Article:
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York Gulch Map
Welcome to York Gulch
So you are thinking of buying land in York Gulch. First, we would like to welcome you, and introduce ourselves. The homeowners association in this area is called Gilpin Clear Creek Home and Landowners Association (GCCHLA).
The Association was formed in 1978 to work with the U.S. Forest Service to obtain road permits. We continue to provide basic road maintenance such as grading and repair; handling area-wide projects such as controlled burns and other fire mitigation, and group response to problems such as pine beetle; and co-ordinating the permitting of roads with the Forest Service.
We would like to provide you with a brief overview to York Gulch and some thoughts about mountain living. A list of resources is at the end, and most of the terms with which you are unfamiliar should be described in the Quik-Ref.
Choosing and Buying Land
All of York Gulch is comprised of Forest Service and ex-BLM (Bureau of Land Management) lands. Private ownership is restricted to mining claims that were patented in the late 1800's and therefore predate the two governmental agencies. Mining claim grants were almost always 150' by 1500', or approximately 5.1 acres in size. None of the mines is currently active, and only one or two could ever be returned to production.
Due to the nature of 19th century gold mining, the claims often crisscross each other, with the oldest claim generally gaining precedence over newer claims. This means your claim may lie in several pieces, intersected by various other claims. If so, your total acreage will be less than 5.1 acres.
The available maps are generally accurate in terms of where the claims lie in relationship to each other. However, the roads were drawn over the existing maps, and are not accurate relative to the claims. The map may show your land with road access where it does not exist. It may show your claim on the wrong side of a road. We are not offering legal advice, but we feel the following items are extremely important:
Before closing on your land,
If your claim does not have existing road access, there are several factors to consider:
- Obtain a legal description of the property to establish exactly what parcel(s) of land you are buying. If the claim is broken up, know how big the portions are. Know which claims supercede yours.
- Have the property surveyed to establish the exact location. Be sure you have road access, that you are buying the piece of land you want, and that the access road is permitted by the Forest Service.
- Be sure your claim has proper zoning for the use you have planned. Both Clear Creek and Gilpin counties have fairly strict, and strongly enforced, zoning and building regulations.
- If another claim sits between your claim and the road, they do have to give you access to your property. This means you may walk across their land to reach yours, or drive on a permitted road. They DO NOT have to let you build a road or driveway across their land. They DO NOT have to let you use their driveway to access your claim.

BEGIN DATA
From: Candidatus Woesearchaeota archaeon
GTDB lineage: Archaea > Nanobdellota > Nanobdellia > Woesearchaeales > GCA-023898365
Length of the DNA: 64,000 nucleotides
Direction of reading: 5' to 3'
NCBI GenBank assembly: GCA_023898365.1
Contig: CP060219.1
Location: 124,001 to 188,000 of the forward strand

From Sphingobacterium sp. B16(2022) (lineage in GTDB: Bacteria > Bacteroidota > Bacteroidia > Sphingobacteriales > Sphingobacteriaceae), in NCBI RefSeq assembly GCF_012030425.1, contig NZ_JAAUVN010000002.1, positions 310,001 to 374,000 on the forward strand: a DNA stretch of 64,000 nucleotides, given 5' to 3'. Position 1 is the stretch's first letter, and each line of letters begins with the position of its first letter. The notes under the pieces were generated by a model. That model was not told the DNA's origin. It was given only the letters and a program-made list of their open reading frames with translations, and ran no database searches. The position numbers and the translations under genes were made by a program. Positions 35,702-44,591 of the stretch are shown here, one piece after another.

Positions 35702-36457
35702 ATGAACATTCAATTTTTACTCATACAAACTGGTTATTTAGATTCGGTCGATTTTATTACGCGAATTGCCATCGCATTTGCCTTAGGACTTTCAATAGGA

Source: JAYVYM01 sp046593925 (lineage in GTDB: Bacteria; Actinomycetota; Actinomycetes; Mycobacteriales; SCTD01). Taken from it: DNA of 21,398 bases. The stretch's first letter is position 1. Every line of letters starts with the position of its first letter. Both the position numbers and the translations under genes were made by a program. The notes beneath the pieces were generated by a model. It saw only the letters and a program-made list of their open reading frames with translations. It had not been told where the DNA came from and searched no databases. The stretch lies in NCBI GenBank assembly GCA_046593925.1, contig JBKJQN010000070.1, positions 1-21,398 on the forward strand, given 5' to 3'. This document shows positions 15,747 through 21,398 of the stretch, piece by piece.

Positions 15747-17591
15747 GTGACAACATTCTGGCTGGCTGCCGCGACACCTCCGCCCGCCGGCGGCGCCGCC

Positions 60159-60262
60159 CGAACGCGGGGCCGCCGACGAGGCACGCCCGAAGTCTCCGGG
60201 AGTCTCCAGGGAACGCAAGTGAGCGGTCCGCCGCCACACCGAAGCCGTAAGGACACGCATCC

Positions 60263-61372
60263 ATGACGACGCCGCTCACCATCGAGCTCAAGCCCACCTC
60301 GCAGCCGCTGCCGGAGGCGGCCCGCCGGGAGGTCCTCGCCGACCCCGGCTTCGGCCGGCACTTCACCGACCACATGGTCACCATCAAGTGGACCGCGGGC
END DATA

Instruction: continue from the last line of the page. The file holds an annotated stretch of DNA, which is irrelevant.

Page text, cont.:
- If you do get permission to build a road across a nearby claim, or access your property from someone else's driveway, get it in writing. Again this is not legal advice, but a written contract can save future problems. People sell their land, get divorced, die, or change their minds. Handshakes are nice, contracts are better.
- If nearby claim owners will not give you permission to build a road to your land, you will need to get permission from the Forest Service to build a road across public lands. They will normally give you permission, but the process can take several years. The Forest Service will consider factors such as existing wetlands and potential road grade when granting permits.
- GCCHLA is attempting to research the existence of "Historical Roads" to provide possible access to presently inaccessible claims. We have formed a Road Access committee to determine which historical roads could be reopened to provide road access to more claims. Some claims were accessed by old mining roads which may be able to be partially reopened, to provide access to one or more claims. Some claims were only accessed by walking trails, and these will not be turned into roads.
Once you have determined exactly what land you are buying, here are a few factors to consider when choosing your homesite:
Choosing Your Homesite
- Mining claims all have "exploratory holes", but some contain real mines. Mine tailings can cause serious health hazards. Building over an old mine shaft could cause structural damage to your house. Your water quality can also be affected. If you try to build near or on top of an old mine, you may find yourself involved with several State and Federal agencies, including the EPA. You can find out about mine locations and size from old claim documents available from the Bureau of Land Management. You can also locate exploratory holes which aren't usually a problem.
- The people who live in the Gulch did not move this far away to see into other people's bedrooms, or hear their radios. If you like to be close to your neighbors, there are several very nice areas in Idaho Springs, Georgetown, Evergreen and Golden with mountain locations and subdivision-like settings. Please follow the rule "Do not build close to thy neighbor's house".
- If you love a view, chances are the neighbors love it too. When you choose your homesite, follow the rule "Do not block thy neighbor's view".
- There are laws and regulations about locating wells and septic systems near existing systems. Find out the locations of existing wells and septic systems when you are choosing your homesite; you may not be able to build where you had planned.